Oh, life. You cruel tease. Just a day after I blog about how this October will be better, you send us back to the hospital almost a week to the day of our last hospital stay.
Not with seizures this time, because those? Whatever, we handle seizures these days. Instead, a case of bronchitis that came on so quickly that we had no idea he was even sick, let alone THAT sick. The magic word to get squeezed into an overbooked doctor is wheezing, by the way.
Two breathing treatments later and his pulse ox was still low, so he sent us to the hospital. And I started crying, embarrassingly enough, because I kept thinking of last year. I apologized for crying, all the tears I couldn't and didn't cry when he had his seizures last year. His doctor is so sweet and handed me Kleenexes and took me to a quiet room where I could use the phone, because of course, my iPhone is out for repair at the worst time ever.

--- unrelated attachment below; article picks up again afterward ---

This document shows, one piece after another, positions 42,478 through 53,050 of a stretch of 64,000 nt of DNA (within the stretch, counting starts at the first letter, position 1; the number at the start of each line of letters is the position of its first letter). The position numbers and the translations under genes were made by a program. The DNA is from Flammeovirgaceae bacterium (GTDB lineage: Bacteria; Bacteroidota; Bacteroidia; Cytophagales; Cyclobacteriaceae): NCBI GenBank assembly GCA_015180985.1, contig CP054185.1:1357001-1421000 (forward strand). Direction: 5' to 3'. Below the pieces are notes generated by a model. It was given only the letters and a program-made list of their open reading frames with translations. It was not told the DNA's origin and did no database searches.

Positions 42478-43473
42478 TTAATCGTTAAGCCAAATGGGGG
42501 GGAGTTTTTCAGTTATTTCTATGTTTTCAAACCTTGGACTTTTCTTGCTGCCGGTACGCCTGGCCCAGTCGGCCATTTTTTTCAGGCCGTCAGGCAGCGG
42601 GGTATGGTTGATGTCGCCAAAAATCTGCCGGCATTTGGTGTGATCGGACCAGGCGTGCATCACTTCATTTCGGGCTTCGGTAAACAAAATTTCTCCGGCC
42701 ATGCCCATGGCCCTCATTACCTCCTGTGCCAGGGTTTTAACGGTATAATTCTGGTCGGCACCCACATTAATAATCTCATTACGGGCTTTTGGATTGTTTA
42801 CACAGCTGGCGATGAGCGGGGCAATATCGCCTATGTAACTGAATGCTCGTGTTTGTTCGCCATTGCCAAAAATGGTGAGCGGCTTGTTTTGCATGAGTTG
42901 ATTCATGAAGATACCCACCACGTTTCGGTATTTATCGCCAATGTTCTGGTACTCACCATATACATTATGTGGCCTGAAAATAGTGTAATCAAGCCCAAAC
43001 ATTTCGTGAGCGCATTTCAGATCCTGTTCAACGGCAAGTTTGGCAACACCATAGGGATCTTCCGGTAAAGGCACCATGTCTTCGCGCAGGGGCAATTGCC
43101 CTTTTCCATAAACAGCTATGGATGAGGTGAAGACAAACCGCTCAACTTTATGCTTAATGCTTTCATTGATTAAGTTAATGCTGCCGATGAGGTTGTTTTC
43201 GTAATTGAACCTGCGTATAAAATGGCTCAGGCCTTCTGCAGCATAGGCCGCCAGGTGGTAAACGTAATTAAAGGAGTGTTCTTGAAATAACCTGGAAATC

Then off we went to the hospital. I was at a light next to a van that said Emergency Home Repair on the side and all I could think was, but is there an emergency heart repair? as I listened to the ragged breathing of Tommy and fought back a tide of tears.
A night of every 2-3 hour breathing treatments, plus steroids, and he's running around the hospital room like he's hardly sick. Last night, we had the same nurse we had the night we were in here for his seizures. He remembered us and at midnight, brought Tommy a little stuffed puppy dog.
I don't want to be here, but I didn't want to be at home with a boy whose breathing was so loud that he sounded like a truck idling, with a pulse ox lower than it should be. When they brought in seizure pads for his crib last night my heart skipped uncomfortably and I promised that it was okay, that he doesn't have seizures in his sleep. But how I still hate that in the midst of normal, medical problems we still have the seizure shadow following us around.
He's breathing better this morning. Running around like a maniac, hiding from the nurses, dancing and yelling about the school buses he sees outside the window in a voice that sounds like a baby Barry White. His heart rate is elevated from the steroids and me? My heart is a little fragile this morning, but as always, we'll be fine.
I just hope that he doesn't decide to make this whole fall hospital stay an annual thing.